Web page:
Tax time is the least anticipated time of the year for most Americans, but especially so for business owners. Not only do you have to do your own personal taxes, but you have to file for your business and determine which of your expenses are deductible. With the deadline to file looming in the near future, the tax management specialists at PADGETT BUSINESS SERVICES® are here to help you figure out the difference between expenses you can deduct and those that will likely trigger an audit.
In order for an expense to be business deductible, it must be ordinary and necessary. Ordinary simply refers to the item's significance to your trade; it must be commonly used by others in your business. A necessary expense is one that is deemed appropriate and helpful for your task. Here are a few questionable items that people commonly try to deduct, and the circumstances under which it is appropriate to do so:
Don't forget to file your taxes this year! If you are a business owner in need of professional tax help or if you have questions about filing this year, please contact PADGETT BUSINESS SERVICES®. To avoid a dreaded audit and to ensure you are taking advantage of all the possible deductions you may be entitled to, our seasoned tax specialists can provide the guidance you need in order to guarantee that everything is being filed correctly.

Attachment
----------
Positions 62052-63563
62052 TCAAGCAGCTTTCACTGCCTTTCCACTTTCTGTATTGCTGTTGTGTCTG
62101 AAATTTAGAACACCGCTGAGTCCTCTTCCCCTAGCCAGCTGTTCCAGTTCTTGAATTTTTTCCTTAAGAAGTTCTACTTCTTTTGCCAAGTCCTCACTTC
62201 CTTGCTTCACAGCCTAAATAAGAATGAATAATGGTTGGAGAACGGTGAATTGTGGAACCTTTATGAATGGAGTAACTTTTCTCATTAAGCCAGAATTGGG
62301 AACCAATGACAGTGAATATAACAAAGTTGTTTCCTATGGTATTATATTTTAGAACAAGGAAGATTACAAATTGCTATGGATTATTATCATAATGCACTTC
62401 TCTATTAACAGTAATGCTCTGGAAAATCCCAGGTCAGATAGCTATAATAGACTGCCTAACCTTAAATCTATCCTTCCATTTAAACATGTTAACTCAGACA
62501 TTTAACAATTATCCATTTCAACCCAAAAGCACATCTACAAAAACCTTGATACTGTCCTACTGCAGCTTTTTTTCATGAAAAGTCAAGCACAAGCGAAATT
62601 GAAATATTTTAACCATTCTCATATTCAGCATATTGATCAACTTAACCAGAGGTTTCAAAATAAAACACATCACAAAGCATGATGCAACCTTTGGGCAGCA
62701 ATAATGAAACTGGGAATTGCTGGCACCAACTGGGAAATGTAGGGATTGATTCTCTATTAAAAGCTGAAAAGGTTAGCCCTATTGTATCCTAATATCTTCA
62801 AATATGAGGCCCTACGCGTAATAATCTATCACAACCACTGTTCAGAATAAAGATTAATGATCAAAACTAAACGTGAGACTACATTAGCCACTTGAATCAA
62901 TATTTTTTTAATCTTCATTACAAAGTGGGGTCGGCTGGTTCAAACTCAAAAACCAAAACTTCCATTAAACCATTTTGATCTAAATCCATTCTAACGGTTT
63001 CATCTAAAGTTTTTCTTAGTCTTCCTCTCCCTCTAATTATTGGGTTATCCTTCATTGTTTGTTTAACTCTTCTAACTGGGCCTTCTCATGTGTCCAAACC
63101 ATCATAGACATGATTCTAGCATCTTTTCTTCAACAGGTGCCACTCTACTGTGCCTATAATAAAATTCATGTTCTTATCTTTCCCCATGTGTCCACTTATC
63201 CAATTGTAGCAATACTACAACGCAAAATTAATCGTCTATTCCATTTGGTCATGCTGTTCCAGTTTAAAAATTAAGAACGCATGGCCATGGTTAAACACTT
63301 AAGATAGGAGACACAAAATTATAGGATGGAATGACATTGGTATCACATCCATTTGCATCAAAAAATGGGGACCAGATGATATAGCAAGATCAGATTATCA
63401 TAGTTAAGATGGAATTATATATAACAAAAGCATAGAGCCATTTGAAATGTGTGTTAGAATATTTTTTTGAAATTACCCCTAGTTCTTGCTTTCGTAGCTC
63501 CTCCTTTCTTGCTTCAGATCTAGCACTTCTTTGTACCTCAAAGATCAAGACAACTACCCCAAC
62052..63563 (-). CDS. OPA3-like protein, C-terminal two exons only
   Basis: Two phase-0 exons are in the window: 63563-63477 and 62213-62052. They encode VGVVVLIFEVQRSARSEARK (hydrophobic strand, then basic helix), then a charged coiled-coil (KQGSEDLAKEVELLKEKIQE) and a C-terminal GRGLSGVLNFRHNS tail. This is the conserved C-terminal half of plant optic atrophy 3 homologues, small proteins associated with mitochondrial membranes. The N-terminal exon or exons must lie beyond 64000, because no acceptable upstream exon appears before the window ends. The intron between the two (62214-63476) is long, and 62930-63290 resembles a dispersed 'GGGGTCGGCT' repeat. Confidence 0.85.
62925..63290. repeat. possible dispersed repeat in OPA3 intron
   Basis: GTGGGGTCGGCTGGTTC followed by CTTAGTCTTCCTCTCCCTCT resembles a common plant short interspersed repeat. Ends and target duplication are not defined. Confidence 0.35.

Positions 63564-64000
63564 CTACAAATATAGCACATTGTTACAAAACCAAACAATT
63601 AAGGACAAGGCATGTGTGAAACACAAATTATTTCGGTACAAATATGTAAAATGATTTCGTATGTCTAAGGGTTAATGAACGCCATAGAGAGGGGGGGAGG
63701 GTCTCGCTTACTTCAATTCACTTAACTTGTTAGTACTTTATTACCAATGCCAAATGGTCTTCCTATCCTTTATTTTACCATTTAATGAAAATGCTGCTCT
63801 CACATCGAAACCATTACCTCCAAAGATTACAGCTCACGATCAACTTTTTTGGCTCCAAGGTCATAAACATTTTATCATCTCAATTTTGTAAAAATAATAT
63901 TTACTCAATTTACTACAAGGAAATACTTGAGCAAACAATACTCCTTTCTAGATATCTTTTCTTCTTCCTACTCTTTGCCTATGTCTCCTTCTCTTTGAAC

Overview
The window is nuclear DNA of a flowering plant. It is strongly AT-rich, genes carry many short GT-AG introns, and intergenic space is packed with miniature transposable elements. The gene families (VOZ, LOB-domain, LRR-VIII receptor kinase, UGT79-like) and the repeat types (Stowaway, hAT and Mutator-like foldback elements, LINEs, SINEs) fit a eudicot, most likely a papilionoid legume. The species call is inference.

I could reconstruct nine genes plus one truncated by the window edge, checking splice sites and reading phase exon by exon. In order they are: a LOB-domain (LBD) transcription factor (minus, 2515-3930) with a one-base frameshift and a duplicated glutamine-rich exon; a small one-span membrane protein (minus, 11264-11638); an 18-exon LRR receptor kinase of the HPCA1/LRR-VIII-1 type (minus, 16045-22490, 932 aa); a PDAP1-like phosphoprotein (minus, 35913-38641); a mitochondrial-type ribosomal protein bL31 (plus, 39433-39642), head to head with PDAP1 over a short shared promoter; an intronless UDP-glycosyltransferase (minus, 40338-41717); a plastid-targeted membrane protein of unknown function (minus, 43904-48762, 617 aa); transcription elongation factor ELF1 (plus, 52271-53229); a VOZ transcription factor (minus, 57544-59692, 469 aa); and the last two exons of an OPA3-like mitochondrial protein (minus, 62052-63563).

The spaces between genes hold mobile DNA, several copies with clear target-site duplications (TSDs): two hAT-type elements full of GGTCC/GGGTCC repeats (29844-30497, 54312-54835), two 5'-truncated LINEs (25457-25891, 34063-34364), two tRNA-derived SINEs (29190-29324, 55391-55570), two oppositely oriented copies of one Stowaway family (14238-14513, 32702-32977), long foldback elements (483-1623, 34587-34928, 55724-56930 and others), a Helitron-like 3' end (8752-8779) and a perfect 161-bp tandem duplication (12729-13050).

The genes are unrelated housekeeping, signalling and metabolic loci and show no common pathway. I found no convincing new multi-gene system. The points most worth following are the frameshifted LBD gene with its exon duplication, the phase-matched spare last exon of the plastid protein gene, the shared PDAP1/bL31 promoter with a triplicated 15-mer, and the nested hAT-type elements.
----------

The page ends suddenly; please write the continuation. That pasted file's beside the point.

- Vehicle Expenses: If your car is necessary in your line of work and if you only use it for business purposes, you can deduct it from your taxes. However, if you use your car for both business and personal use, you can only divide your expenses between business and personal usage - you can only claim the miles driven specifically for business. For more information on vehicle tax deductions, check out the IRS website.
- Home Improvements: If you run your business out of a home office, you can receive a small tax deduction, but only if it is a "a portion of an owned, rented, or leased dwelling that is used exclusively for business purposes, a place to meet with patients, clients, customers in the normal course of business, a separate structure used in connection of trade or business, or space used on a regular basis for the storage of inventory or product samples used for your business." However, you likely won't be able to claim improvements made to the space unless they are deemed absolutely necessary. An example of this would be a home daycare center where improvements are needed to improve the overall levels of safety.
- Meals: You can write off meals and entertainment in certain situations. If you are purchasing food for your client, you can deduct it. If you are having a business lunch and document it, you can count it as meals and entertainment and deduct it at 50 percent. If your employee works over ten hours in a day and you buy them dinner, you can claim that as well. However, you cannot write off you or your own family's dinner.
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